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Madison Ordinance to Increase Front Setbacks from Zero to Five Feet to Provide More Room for Street Tree Canopies

In early 2021, the Madison Common Council adopted an ordinance which modifies the Madison zoning districts that allow for a zero front setback to require a minimum 5-foot front setback if the distance between the curb and property line is less than 15 feet will be introduced at the Common Council.  The purpose of increasing the minimum front setback from zero to 5 feet was to create more room for street tree canopies. The ordinance contained a map that identifies some Downtown block faces that will be exempted from the ordinance.  City planning staff said exempting these block faces is a concession being made by the sponsoring alders in response to feedback provided by members of Smart Growth and Downtown Madison, Inc.

If the distance between the curb and the property line of a parcel is slightly less than 15 feet, the ordinance provides that the property owner can agree to recording a no-build easement to increase the distance from the curb to the facade of the future new building to 15 feet and thereby avoid the five-foot setback.  For example, if the distance between the curb and the property line is 14 feet, the property owner can avoid the 5-foot setback by agreeing to record a one-foot-wide no-build easement.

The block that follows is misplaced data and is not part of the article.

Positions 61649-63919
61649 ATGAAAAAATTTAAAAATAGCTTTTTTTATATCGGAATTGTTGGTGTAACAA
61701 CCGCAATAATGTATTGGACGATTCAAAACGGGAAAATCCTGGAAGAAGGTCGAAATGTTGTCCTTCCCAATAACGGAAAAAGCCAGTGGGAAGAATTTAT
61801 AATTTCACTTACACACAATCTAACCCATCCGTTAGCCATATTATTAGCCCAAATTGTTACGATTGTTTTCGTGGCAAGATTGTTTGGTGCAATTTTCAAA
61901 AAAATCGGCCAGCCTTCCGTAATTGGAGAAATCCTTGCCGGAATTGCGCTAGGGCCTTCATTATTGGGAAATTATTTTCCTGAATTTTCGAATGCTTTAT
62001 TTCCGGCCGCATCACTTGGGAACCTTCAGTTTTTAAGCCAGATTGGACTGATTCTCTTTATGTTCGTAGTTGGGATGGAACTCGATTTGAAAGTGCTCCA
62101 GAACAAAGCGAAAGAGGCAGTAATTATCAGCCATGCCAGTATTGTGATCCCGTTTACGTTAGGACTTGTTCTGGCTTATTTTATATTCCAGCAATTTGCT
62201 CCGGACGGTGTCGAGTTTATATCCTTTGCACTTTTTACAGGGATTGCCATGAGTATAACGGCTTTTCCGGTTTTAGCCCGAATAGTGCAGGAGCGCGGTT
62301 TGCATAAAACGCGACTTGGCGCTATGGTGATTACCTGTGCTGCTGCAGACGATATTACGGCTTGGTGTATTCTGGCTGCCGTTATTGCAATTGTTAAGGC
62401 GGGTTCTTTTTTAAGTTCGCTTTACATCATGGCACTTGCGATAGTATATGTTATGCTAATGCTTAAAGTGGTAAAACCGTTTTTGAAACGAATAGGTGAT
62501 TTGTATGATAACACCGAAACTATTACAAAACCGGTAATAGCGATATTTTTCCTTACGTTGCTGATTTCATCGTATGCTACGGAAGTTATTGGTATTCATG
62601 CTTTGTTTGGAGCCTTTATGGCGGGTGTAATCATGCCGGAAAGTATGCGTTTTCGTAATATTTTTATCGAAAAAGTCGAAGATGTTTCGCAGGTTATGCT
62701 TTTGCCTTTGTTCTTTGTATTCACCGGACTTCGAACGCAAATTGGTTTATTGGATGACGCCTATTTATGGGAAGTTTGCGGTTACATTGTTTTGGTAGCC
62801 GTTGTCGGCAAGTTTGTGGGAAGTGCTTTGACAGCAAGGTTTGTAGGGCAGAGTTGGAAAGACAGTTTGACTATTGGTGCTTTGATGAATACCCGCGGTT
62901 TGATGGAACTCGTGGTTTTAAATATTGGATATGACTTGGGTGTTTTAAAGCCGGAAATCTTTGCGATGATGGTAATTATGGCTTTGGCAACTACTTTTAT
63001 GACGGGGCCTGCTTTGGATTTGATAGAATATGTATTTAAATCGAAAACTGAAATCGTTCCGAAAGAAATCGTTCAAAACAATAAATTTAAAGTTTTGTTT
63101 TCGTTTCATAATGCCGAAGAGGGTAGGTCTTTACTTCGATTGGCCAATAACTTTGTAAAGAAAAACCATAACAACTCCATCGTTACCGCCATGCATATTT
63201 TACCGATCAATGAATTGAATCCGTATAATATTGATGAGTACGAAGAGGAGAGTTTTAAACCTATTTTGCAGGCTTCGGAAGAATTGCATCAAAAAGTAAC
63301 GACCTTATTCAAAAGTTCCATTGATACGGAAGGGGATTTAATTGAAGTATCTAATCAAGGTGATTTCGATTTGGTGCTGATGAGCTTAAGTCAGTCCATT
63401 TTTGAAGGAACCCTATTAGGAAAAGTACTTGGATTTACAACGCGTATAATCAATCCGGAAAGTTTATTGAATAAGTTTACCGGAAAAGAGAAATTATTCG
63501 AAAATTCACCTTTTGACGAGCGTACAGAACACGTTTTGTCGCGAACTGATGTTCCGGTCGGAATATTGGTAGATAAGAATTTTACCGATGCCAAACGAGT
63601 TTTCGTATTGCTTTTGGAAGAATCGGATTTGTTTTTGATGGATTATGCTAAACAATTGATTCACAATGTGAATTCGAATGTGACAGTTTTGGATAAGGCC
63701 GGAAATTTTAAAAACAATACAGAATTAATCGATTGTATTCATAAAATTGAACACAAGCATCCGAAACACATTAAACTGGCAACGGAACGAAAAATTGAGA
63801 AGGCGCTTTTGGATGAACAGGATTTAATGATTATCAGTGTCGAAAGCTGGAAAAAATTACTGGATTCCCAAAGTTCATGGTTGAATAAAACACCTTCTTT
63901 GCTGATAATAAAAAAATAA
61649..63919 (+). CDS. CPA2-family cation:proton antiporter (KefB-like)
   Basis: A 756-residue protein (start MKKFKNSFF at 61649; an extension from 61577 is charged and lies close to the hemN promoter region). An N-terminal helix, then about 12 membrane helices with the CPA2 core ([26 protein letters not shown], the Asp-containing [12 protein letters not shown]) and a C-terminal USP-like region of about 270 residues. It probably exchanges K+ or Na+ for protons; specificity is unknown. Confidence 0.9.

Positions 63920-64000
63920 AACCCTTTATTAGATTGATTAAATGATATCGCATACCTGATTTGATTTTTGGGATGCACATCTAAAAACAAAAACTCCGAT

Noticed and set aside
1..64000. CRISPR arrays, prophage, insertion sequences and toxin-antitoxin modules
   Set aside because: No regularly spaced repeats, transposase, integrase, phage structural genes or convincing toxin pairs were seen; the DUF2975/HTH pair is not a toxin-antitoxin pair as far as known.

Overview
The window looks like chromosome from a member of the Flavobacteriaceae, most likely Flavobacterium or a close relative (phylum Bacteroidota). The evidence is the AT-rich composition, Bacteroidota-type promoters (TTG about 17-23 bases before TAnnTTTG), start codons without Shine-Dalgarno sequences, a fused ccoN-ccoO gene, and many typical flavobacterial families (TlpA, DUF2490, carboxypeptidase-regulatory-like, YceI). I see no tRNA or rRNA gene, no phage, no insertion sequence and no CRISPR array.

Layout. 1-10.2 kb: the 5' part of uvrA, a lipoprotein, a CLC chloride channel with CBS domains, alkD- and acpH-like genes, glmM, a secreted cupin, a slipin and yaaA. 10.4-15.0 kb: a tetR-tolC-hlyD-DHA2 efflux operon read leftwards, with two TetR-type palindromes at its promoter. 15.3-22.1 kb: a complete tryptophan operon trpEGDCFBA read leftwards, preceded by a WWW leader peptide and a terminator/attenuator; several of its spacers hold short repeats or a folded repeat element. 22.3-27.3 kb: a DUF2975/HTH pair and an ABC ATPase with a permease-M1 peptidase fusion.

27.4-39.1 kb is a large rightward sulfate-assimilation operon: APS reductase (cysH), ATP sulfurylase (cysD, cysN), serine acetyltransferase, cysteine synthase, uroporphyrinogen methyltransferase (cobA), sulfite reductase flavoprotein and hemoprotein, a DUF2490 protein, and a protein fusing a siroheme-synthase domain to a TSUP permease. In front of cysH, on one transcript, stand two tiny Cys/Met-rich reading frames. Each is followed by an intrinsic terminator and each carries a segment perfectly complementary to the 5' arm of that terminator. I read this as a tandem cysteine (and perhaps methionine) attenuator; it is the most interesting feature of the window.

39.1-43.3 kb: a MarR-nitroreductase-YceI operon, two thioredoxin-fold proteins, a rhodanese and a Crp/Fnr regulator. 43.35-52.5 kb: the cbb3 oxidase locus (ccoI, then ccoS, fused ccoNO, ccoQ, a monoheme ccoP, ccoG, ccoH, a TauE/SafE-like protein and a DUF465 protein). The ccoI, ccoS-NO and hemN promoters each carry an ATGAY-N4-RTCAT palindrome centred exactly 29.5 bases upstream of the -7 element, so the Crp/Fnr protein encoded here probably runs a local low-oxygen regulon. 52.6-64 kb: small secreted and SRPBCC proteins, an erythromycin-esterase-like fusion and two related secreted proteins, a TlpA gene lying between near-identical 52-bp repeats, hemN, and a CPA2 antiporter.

Smart Growth pointed out the city government did not provide notice of this proposed ordinance to affected property owners.  City planning staff responded the city government does not provide notice to individual property owners when zoning text amendments are proposed, so they will not give notice to individual property owners who will be adversely affected by this ordinance.

Smart Growth questioned, among other things, whether (a) there are not less disruptive alternatives to help street trees thrive, (b) the negative impact of the ordinance on the tax base and economic development outweighs the benefits of healthier street trees, and (c) the potential inequity created by well connected property owners such as the members of Smart Growth having notice of this proposed ordinance while owners of other, smaller impacted properties do not.

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